By Guest blogger Dr Steve Collins,
In these challenging economic times, a massive international investment opportunity is being largely ignored by the corporate sector. Traditional models that approach the treatment and prevention of malnutrition from the perspective of corporate social responsibility or charity, are not only failing to address the problem, they are also missing major opportunities for revenue growth.
Globally, almost 300 million children in the developing world suffer from malnutrition. This is nothing short of a disgrace. Aside from the inherent suffering, the devastating longer-term consequences of malnutrition are often not understood. There is a critical period, from conception to 24 months of age, (the so called “First 1,000 days”) when if a child is not provided with a diet providing a specific range of nutrients, their mental and physical development will be severely and irreversibly impeded. Without proper nutrition during this critical period, a child becomes intellectually blunted and never attains his or her full educational potential - no matter what support may subsequently be provided. The consequent increased ill health, sub-optimal earning capacity and greatly reduced life expectancy all result in huge economic costs for the countries concerned.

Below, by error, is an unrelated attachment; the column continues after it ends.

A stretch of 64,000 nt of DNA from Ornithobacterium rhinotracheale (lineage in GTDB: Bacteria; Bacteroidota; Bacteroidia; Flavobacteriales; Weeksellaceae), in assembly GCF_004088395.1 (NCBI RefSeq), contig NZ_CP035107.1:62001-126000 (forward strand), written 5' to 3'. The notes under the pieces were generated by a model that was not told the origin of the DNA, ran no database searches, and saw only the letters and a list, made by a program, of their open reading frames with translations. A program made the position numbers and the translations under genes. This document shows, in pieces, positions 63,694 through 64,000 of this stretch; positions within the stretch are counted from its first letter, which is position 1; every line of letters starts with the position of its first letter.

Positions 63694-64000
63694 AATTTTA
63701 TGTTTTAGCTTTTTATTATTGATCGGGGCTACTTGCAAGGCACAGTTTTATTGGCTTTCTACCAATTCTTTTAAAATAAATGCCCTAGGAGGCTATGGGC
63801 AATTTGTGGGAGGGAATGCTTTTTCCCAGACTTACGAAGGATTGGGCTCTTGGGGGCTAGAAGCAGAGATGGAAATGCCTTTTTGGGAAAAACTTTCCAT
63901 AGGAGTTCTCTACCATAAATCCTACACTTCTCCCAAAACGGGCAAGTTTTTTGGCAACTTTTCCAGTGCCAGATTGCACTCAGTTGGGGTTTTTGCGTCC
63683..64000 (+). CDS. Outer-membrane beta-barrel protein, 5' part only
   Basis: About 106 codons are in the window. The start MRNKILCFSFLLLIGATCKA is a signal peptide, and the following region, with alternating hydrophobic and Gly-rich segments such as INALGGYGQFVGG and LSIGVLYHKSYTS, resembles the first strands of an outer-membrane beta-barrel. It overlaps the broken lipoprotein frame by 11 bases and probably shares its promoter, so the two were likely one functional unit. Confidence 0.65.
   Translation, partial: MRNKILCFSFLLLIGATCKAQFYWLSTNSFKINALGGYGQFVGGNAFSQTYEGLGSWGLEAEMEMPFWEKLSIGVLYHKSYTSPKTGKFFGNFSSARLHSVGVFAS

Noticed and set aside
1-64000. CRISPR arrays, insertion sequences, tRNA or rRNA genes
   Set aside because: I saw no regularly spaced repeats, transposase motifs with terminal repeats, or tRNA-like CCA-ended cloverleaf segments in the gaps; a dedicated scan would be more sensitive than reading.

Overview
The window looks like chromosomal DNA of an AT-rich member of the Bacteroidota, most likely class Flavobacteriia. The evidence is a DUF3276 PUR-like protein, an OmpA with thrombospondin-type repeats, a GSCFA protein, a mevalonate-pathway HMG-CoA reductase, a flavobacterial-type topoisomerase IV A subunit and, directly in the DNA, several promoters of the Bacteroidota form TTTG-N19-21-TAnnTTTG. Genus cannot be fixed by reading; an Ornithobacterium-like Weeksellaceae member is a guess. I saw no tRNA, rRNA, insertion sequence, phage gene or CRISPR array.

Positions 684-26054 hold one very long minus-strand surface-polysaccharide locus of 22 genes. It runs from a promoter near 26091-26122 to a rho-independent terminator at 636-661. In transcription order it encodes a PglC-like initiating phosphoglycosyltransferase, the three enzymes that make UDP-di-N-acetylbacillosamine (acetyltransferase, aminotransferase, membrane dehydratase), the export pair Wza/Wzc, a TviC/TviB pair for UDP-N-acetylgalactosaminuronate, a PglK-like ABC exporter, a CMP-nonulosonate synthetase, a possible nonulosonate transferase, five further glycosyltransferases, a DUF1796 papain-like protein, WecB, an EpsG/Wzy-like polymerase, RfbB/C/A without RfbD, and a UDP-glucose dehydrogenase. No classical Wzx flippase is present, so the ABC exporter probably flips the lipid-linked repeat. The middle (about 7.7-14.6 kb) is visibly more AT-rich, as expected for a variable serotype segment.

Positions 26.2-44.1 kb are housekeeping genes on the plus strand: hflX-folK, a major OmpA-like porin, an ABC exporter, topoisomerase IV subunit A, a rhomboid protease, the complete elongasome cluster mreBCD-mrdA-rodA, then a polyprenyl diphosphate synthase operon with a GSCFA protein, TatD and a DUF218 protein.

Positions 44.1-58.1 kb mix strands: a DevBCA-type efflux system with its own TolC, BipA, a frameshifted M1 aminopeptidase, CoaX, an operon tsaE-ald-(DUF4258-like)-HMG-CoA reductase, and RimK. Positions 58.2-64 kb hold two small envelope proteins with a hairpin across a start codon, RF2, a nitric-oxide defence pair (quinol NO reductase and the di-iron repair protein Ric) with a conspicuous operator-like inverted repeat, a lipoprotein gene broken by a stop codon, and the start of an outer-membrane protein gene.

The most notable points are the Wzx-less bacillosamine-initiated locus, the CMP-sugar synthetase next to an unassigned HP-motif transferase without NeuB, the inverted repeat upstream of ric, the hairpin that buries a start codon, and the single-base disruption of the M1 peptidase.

The scale of the problem is too big to leave to NGOs or the public sector. On the positive side, the innovative development of highly fortified nutritious pastes, commonly referred to as Ready-to-Use Therapeutic Foods, together with community-based therapeutic care, a new approach to delivering nutritional care to people in their villages rather than in hospitals, has revolutionised our ability to treat severe malnutrition. These products, are eaten directly from the pack, do not require mixing with water, are stable without refrigeration and are highly convenient and palatable. By providing these products directly to mothers in their homes and local communities, we have seen dramatic improvements in treatment and prevention, with death rates cut fivefold.